From Wikipedia, the free encyclopedia
|About Mrs. Leslie|
|Directed by||Daniel Mann|
|Produced by||Hal Wallis|
|Written by||Ketti Frings|
|Based on||About Mrs. Leslie|
by Viña Delmar
|Music by||Victor Young|
|Edited by||Warren Low|
|Distributed by||Paramount Pictures|
Rooming house owner Mrs. Vivien Leslie reminisces in flashbacks about her past as a cafe entertainer turned dress shop owner who had a longtime affair with mysterious, lonely industrialist George Leslie, who originally hired her as a vacation "companion." Though they enjoyed each other's company annually at a peaceful oceanside retreat, George told Vivien nothing of his life outside the vacations, until she learned accidentally of his aviation work and his unhappy marriage. In subplots, Vivien's tenants and neighbors, including a young couple aspiring to television success, carry on soap-opera lives. Meanwhile, through her reminiscences and her involvement in her tenants' troubles, Vivien questions whether her relationship with George cost her as much as it gave her.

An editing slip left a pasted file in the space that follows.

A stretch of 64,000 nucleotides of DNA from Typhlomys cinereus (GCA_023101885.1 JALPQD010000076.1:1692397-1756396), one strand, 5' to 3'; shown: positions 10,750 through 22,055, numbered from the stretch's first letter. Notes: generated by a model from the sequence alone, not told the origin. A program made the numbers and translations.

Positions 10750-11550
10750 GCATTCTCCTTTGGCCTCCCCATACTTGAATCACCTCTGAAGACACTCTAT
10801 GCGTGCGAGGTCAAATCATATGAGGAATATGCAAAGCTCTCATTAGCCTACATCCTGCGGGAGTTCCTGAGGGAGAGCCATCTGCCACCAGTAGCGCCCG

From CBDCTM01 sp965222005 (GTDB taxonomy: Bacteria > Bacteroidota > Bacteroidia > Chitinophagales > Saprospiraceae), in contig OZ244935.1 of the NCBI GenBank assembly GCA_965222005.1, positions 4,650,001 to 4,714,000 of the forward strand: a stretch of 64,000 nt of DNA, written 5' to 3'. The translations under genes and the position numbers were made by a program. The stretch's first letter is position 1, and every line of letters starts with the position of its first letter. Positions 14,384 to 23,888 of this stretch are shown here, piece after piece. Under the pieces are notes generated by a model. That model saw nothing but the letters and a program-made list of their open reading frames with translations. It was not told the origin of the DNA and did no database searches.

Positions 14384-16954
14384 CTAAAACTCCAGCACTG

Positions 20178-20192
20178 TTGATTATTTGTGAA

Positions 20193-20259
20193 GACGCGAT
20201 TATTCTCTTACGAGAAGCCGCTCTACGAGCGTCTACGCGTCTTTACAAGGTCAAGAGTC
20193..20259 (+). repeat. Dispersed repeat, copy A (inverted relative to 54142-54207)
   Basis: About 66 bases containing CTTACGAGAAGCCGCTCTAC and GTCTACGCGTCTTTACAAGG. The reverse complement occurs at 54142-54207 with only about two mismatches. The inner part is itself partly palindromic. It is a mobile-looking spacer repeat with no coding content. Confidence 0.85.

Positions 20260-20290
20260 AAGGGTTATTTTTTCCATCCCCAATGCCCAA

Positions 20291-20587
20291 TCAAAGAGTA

Based on the novel About Mrs. Leslie by Viña Delmar (New York, 1950). According to a Hollywood Reporter news item, Paramount purchased the rights to Vina Delmar's novel in June 1950, and tentatively assigned the project to George Stevens.
In September 1953, Hollywood Reporter announced that Paul Nathan, story editor and casting director for the "recently dissolved Hal Wallis Productions," was to "start work" on the picture, but the exact nature and extent of his contribution have not been determined.
Text is available under the CC BY-SA 4.0 license; additional terms may apply.
Images, videos and audio are available under their respective licenses.